[45]   Defendant next argues that placing a transfer facility on the Woodland site would not be a breach of defendant's alleged promise that the 15-year expansion would be the last. Defendant contends that placing a transfer facility at the Woodland site would not constitute an expansion at all. Defendant relies on section 3.330(b)(2) of the Act, which states: "A new pollution control facility is *** the area of expansion beyond the boundary of a currently permitted pollution control facility." 415 ILCS 5/3.330(b)(2) (West 2002). Defendant reasons that locating a new transfer facility on the Woodland site would not be an expansion because it would not increase the size of the landfill. Assuming section 3.330(b)(2) supports defendant's position (we note it defines "new pollution control facility" rather than "expansion"), we find defendant's argument ill taken.

[46]   The principal objective in construing a contract is to ascertain and give effect to the intent of the parties. Illinois Valley Asphalt, Inc. v. La Salle National Bank, 54 Ill. App. 3d 317, 320 (1977). "Intent" refers to objective manifestations of intent in the words of the contract and the actions of the parties; it does not encompass one party's secret, undisclosed intentions or purely subjective understandings of which the other party is unaware. See American College of Surgeons v. Lumbermens Mutual Casualty Co., 142 Ill. App. 3d 680, 699-700 (1986). Terms are to be given their ordinary meaning unless it appears that the parties intended them to carry some other meaning. Illinois Valley Asphalt, Inc., 54 Ill. App. 3d at 320. Put another way, "Unless the contract clearly defines its terms, the court must give the contractual language its common and generally accepted meaning." Krilich v. American National Bank & Trust Co. of Chicago, 334 Ill. App. 3d 563, 574-75 (2002). The party asserting that a term has some meaning other than its ordinary one bears the burden of establishing the nonstandard usage of the term. See Prairie Land Construction, Inc. v. Village of Modesto, 213 Ill. App. 3d 364, 370 (1991); cf. Katz v. Brooks, 65 Ill. App. 2d 155, 160 (1965) (holding that the party asserting that a contract must be read in light of a trade practice bears the burden of proving that the practice exists).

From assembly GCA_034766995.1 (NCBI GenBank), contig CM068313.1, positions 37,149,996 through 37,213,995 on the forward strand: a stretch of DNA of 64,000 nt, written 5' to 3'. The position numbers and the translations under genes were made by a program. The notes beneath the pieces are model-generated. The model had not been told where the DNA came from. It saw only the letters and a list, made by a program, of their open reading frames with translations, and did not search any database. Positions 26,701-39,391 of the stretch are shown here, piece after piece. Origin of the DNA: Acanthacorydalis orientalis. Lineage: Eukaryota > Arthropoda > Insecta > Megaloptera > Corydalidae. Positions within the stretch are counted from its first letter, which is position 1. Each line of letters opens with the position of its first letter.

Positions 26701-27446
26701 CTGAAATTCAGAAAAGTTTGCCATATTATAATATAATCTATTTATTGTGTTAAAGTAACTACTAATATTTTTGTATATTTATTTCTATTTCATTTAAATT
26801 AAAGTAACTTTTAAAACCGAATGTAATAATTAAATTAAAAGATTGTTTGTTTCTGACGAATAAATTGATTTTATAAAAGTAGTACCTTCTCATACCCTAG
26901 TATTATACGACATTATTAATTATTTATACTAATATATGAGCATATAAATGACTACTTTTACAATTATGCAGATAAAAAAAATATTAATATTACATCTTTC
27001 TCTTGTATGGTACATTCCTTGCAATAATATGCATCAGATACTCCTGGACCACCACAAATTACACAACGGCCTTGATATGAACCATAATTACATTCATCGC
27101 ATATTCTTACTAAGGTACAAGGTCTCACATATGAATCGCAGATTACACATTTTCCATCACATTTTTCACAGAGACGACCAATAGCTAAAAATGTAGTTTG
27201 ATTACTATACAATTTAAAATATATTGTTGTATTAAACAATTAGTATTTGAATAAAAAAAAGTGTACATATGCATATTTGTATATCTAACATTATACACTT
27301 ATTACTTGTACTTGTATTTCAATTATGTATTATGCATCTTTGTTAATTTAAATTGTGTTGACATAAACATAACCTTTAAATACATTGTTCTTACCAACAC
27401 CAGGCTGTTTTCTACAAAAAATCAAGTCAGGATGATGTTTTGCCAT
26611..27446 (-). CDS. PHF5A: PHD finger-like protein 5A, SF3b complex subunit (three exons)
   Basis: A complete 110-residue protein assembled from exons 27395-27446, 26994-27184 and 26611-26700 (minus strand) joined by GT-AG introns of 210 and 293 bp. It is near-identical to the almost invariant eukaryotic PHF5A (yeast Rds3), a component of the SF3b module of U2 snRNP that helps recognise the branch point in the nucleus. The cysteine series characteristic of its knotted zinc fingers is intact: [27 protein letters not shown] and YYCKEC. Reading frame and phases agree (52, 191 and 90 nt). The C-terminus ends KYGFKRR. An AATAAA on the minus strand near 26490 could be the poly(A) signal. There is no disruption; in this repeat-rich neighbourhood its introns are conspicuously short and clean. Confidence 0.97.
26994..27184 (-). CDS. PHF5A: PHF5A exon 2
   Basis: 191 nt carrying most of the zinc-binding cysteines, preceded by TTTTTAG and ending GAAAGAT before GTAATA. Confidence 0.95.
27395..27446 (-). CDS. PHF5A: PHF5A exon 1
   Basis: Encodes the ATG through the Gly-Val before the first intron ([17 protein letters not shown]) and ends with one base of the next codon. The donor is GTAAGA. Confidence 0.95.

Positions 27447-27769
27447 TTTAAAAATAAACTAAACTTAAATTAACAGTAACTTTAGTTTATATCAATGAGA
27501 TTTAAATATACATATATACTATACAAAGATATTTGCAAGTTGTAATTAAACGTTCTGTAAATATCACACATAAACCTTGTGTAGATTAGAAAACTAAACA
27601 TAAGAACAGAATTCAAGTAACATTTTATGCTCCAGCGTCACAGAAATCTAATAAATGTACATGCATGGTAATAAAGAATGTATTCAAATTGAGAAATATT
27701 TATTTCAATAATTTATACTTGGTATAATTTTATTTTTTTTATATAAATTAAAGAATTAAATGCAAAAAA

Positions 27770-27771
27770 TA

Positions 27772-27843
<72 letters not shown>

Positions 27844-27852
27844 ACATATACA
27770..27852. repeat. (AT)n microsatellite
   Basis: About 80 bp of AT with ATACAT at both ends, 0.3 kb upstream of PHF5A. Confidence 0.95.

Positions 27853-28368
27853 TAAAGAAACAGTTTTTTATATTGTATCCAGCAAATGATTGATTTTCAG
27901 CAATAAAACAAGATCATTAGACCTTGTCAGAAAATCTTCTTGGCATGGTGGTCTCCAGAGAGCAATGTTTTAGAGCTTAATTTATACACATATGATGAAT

[47]   We note that the ordinary meaning of the term "expansion" includes "the act or process of increasing in extent, size, number, volume, or scope." Webster's Third New International Dictionary 610 (2002). Thus, plaintiff's allegation that the transfer facility would service over twice the number of trucks currently using the landfill falls within the common meaning of "expansion," as an increase in extent, scope, and number. The meaning defendant attempts to ascribe to the term essentially limits it to changes in geographical size. For defendant to succeed, it is incumbent on it to show that the parties contracted with section 3.330(b)(2) of the Act in mind (415 ILCS 5/3.330(b)(2) (West 2002)). Thus far, defendant has made no such showing and this argument must fail. However, nothing in this opinion precludes defendant from attempting to make the necessary showing as this cause progresses.

[48]   Finally, defendant contends that plaintiff has not adequately pleaded that defendant made an offer. We agree. Plaintiff asserts that the letter from defendant to plaintiff's mayor contains the necessary elements of contract formation. In its complaint, plaintiff made the following allegations:


"13. The discussion between Waste Management and South Elgin subsequently resulted in an [a]greement in which South Elgin agreed not to file any formal objection to the proposed expansion with Kane County in exchange for which Waste Management agreed to make certain changes to its proposed plans, agreed to certain conditions on the use of the [p]roperty -- both as a landfill and at the time of closure. South Elgin Approved this [a]greement at its July 5, 1988 meeting.


14. Waste Management specifically documented this [a]greement in a letter dated July 8 from Waste Management to South Elgin, a true and correct copy of which is attached hereto as Exhibit I."

[51]   Part of the problem with plaintiff's attempt to use the letter to demonstrate the elements of a contract is that it is apparent that the letter merely memorializes past events that, according to the complaint, were accepted by plaintiff during its July 5 meeting. In fact, during oral argument, plaintiff's counsel acknowledged that the letter was the culmination of the terms agreed to during a period of negotiation leading up to July 5. If a contract was formed during these negotiations, plaintiff needs to plead this fact with some specificity. More importantly, the letter does not appear to contain all of the elements necessary to show the formation of a contract. For example, it states that defendant "will agree" to certain conditions. However, it says nothing about plaintiff's alleged obligation to refrain from objecting to the plan. If, as plaintiff suggested at oral argument, the letter constitutes a unilateral contract that plaintiff could accept by performing, that is, not objecting, this needs to be pleaded.